This holiday season, with the #MeToo movement showing no signs of relenting, a new front has opened up in our 21st-century culture wars. "Baby, It's Cold Outside" is an Academy Award-winning song that was popularized in the 1949 film Neptune’s Daughter. Per Wikipedia, at least eight versions of "Baby, It's Cold Outside" were released during the same year as the film, and the song (typically performed as a duet) has been covered at least 58 times since that year.

The premise of "Baby, It's Cold Outside" involves a host attempting to convince a guest not to leave the warm confines of the host's home—presumably so that the two can engage in some intimate activity—because it is too cold for the guest to go outside. In the version of the tune performed in Neptune's Daughter, two separate couples performed, with the host being a man and the guest being a woman in one of the pairs, and vice versa in the other. However, in most versions, it is the man trying to do the convincing.

Seen through #MeToo's eyes, "Baby, It's Cold Outside" has been subjected to increased scrutiny. The song, which is sung in call-and-response form, includes the lyrics such as:

Guest: The neighbors might think

Host: Baby it’s bad out there

Guest: Say what’s in this drink?

Host: No cabs to be had out there


Guest: I simply must go

Host: Baby it’s cold outside

Guest: The answer is no

Host: But baby it’s cold outside

For many, "Baby, It's Cold Outside" is problematic with respect to its approach to consent. The guest tells her host "no" on multiple occasions, yet he remains persistent in his efforts to get her to remain at his home. As noted in a recent New York Times article, "Decades later, as discussions of date rape and consent became widespread, listeners began to notice just how often the woman says 'no.'"

Taking the perspective that the song is essentially about a creepy (at best) man attempting to manipulate a woman into engaging in sexual activity, more than one comedic platform has parodied "Baby, It's Cold Outside." For example, in 2015, Funny or Die released a rendition entitled "An Honest Performance of 'Baby It's Cold Outside,'" in which the host attempts becomes increasingly aggressive restrains his guest with duct tape at one point. Ultimately, the guest escapes, but "reminds" viewers that "Baby, It's Cold Outside" is a "completely inappropriate song." That same year, Saturday Night Live aired its own version of the song, with Emmy Award winner Keenan Thompson briefly singing as "special guest" Bill Cosby.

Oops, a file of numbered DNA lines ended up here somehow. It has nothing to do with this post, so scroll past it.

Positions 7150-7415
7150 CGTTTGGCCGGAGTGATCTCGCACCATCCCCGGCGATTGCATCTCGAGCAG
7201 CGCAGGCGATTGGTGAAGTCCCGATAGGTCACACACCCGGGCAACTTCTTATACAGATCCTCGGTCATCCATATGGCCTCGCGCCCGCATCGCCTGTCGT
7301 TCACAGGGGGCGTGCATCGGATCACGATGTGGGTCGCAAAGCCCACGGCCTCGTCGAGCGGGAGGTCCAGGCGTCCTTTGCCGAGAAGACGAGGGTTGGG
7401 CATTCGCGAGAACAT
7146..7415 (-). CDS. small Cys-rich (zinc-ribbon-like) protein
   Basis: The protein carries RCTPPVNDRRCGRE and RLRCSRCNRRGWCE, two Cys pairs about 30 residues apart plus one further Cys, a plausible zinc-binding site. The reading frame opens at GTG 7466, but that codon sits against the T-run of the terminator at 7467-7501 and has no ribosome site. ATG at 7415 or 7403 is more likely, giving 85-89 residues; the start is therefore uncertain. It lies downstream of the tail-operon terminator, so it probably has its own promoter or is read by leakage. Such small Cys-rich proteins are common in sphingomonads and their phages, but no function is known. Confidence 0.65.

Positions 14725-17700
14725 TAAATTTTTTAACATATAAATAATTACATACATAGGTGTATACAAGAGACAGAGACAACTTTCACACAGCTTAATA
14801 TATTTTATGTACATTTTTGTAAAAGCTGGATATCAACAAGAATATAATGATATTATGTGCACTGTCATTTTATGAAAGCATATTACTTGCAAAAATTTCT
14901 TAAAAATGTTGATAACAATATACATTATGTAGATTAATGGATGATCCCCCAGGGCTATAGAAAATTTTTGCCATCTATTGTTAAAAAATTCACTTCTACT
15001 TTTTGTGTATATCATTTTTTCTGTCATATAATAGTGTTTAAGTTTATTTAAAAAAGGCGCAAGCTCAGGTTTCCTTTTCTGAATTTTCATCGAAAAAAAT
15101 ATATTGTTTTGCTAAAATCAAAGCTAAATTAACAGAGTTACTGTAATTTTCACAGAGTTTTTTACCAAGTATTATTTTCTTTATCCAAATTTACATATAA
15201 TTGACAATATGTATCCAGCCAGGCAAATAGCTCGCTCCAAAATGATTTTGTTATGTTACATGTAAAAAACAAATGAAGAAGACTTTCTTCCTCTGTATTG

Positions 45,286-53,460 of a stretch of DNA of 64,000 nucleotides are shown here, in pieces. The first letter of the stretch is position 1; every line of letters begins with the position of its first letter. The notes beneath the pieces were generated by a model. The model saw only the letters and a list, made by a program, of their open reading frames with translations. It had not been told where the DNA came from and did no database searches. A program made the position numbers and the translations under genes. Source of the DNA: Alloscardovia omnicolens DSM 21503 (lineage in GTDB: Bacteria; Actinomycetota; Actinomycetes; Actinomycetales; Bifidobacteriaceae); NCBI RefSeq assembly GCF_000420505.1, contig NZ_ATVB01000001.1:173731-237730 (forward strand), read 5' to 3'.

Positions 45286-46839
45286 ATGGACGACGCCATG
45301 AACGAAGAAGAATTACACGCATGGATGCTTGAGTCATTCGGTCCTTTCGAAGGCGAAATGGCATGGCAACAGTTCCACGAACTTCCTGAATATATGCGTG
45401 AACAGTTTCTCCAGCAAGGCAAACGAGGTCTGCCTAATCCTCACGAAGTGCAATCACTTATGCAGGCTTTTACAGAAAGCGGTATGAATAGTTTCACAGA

Some have decried the controversy surrounding "Baby, It's Cold Outside" as an example of political correctness gone too far. Multiple radio stations have banned the song (though at least two have reversed their decisions). One Cleveland radio host, Glenn Anderson, wrote regarding his station's ban, "I gotta be honest, I didn't understand why the lyrics were so bad...Until I read them." Anderson further opined:

Now, I do realize that when the song was written in 1944, it was a different time, but now while reading it, it seems very manipulative and wrong. The world we live in is extra sensitive now, and people get easily offended, but in a world where #MeToo has finally given women the voice they deserve, the song has no place.

Another radio station in Kentucky played the song for two consecutive hours, with its director of programming noting that "I'm not sure why it's controversial. We've played this song for years..."

For what it's worth, if I was an employer, I would leave "Baby, It's Cold Outside" off my holiday party playlist. The song has the potential to offend female and male employees alike. Plus, it's not even an actual Christmas song.

Originally published in HR Daily Advisor

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